“Automation” is a tricky word — one that carries with it both excitement and trepidation. The very nature of automation brings forth the exciting prospect of superhuman speed and efficiency, the ability to move at a faster pace and and reaching beyond the limitations of the “manual” world. But at the same time, it frightens us, because we are, of course, human, and don’t want to be replaced.
In the 1980’s, for instance, when “automation” hit Wall Street and program trading became widely used in trading between the S&P 500 equity and futures markets, the volume and speed of activity exploded and became incomprehensible to the mere human brain. It was thrilling — and petrifying at the same time.
This algorithmic revolution came to the online advertising space, and now it is hitting the mobile advertising industry in the same way, notes the Economist in its special report (pdf) on programmatic buying. In fact, some agencies and media companies are instructing their executive teams to read “Flash Boys” by Michael Lewis, a book about Wall Street’s high-speed traders, to understand what the media-buying space is like today.
Just as the computerization of order flow in the financial markets only developed further, making trading even faster and more efficient, programmatic over the past decade has moved past its rudimentary beginnings in the search advertising market and become more sophisticated, gaining traction in the online display market — and now taking major inroads within the mobile medium.
By now, to say programmatic buying is a trend would like saying those Wall Street traders might soon go back to pen and paper and little green screens, writing trades down on a stub and having them written in a log and run to the accounting office. Programmatic buying is not a sales strategy per se; it is mostly about operational efficiencies.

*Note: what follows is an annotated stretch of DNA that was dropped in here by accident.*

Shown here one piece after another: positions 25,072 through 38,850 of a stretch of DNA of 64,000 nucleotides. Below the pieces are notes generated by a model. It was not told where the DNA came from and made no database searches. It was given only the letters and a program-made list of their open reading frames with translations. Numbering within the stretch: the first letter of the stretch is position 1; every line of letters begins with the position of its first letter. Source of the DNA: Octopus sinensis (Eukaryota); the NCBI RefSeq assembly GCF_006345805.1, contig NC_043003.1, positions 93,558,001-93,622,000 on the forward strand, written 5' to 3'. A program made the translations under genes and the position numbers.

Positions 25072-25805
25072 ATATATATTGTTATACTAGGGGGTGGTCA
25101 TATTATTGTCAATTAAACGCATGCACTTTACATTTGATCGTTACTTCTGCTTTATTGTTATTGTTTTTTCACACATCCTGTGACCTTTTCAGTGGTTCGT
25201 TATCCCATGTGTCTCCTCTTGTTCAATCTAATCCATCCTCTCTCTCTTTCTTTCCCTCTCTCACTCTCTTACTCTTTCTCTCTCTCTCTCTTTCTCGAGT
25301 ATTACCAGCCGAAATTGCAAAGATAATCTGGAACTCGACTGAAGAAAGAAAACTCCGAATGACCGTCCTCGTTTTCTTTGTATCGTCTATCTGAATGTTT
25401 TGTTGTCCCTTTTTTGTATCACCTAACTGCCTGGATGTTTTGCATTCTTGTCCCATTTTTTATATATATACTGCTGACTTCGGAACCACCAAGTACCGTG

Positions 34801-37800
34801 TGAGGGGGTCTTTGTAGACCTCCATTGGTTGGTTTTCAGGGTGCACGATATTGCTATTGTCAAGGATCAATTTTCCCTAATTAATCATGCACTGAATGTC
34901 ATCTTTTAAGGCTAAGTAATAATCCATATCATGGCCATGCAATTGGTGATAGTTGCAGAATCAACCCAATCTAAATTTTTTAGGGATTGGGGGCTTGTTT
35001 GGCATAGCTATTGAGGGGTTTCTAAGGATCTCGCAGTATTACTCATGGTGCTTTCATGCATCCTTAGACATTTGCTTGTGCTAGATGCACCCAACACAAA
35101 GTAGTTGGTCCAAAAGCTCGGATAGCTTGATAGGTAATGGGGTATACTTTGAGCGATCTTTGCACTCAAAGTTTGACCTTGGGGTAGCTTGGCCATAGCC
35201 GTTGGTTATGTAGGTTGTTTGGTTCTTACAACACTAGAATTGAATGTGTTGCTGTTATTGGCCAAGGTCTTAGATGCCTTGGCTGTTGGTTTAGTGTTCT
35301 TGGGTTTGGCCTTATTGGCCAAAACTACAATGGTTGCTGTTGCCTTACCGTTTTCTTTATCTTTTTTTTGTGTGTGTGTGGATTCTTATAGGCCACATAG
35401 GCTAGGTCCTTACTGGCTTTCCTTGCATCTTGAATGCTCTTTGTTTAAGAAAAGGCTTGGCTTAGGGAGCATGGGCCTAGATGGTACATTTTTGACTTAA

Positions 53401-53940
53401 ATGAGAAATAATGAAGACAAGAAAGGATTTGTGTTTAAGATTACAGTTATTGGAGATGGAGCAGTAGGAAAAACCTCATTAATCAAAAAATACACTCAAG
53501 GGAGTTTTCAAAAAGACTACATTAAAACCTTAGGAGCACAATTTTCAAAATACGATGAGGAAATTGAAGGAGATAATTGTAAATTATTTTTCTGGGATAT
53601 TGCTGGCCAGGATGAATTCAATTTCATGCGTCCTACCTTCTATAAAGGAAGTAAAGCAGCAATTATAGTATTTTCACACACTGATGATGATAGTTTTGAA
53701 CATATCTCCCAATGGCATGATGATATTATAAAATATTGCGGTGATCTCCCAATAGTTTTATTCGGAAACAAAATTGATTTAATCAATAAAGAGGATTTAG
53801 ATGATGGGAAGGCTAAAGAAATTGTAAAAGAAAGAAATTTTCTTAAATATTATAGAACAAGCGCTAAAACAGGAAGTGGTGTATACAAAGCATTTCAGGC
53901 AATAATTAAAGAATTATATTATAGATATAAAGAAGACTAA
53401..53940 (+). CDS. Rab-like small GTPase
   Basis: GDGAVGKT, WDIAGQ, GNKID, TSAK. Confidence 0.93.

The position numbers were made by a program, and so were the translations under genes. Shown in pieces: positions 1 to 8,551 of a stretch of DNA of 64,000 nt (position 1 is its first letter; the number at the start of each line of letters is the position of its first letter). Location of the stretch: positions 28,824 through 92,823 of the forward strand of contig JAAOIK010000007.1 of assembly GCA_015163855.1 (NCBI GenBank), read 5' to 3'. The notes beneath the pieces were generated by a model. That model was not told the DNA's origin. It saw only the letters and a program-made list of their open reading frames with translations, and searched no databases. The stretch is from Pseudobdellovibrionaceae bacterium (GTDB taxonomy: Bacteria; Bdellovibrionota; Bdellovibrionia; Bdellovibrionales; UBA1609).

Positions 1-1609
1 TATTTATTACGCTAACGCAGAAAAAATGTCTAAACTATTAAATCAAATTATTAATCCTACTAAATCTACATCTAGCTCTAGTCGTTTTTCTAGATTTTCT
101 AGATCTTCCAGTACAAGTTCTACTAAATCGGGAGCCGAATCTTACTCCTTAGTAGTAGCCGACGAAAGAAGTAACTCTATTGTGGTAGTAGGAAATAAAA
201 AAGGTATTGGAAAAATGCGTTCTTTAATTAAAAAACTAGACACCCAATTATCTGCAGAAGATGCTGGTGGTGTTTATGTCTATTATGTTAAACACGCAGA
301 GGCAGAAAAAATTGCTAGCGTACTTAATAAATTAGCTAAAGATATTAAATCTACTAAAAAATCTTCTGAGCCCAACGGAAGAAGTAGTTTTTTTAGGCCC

But not all programmatic is created equal. Real-time bidding on an open exchange, which most people are familiar with by now, is a public auction, with non-guaranteed inventory – and has been grappling with the problem of low-quality for years (i.e. transparency, viewability, low session depth, etc.). This is where the industry thankfully developed the technology to create private marketplaces (PMPs), open only to select bidders, with both fixed and variable pricing. In parallel, publishers started to sell their direct guaranteed inventory programmatically, with fixed pricing and guaranteed impressions and placement on premium, high-value environments.
What the private exchanges allow for is letting brands and publishers set up direct relationships – just like the old days, while leveraging the technology that delivers the speed (milliseconds vs. I/O trading), targeting, scale and efficiency of an all-digital, algorithmic platform, writes Adweek. And at the same time, maintaining the highest level of brand safety and transparency.
While private exchanges might be a relatively new concept, they are gaining traction with electrifying speed. Buying via private exchanges (18%) has just eclipsed programmatic via RTB on open exchanges (17%), according to a 2015 IAB survey of mobile marketers.
And the private programmatic industry is projected to approach $8.6 billion as early as next year, as brands as well as performance advertisers openly embrace the model and move their budgets into it. Ultimately, we believe that PMPs will overtake the open exchange auction model, as buyers realize how much more transparency and viewability they can have into the reach they are buying, and as publishers become more frustrated with how diluted their CPMs become with the open-exchange model and want to get the value they deserve from their inventory.
Still, like any dramatic movement into automation, there are some areas that have yet to catch up to the demands of both buyers and sellers. As Eric Cohen from Demand Media proclaims in a Digiday op-ed: “We expected a flood and got barely a trickle […] but it could mean not abandoning a direct sale or open auction strategy. Ensure that you’re consistently eating small meals rather than expending all your energy on catching that elusive mobile programmatic feast.”
But the day of the mobile programmatic feast is very close, and it will arrive sooner than you think – because publishers and advertisers are hungry for it. And that is what sets apart the greatest athletes, entrepreneurs, and, yes, financial traders in the world: Hunger. We’ve come a long way since the early days of desktop-only, open RTB, and in doing so, have made great achievements in mobile monetization, but we are – and should be – hungry for more.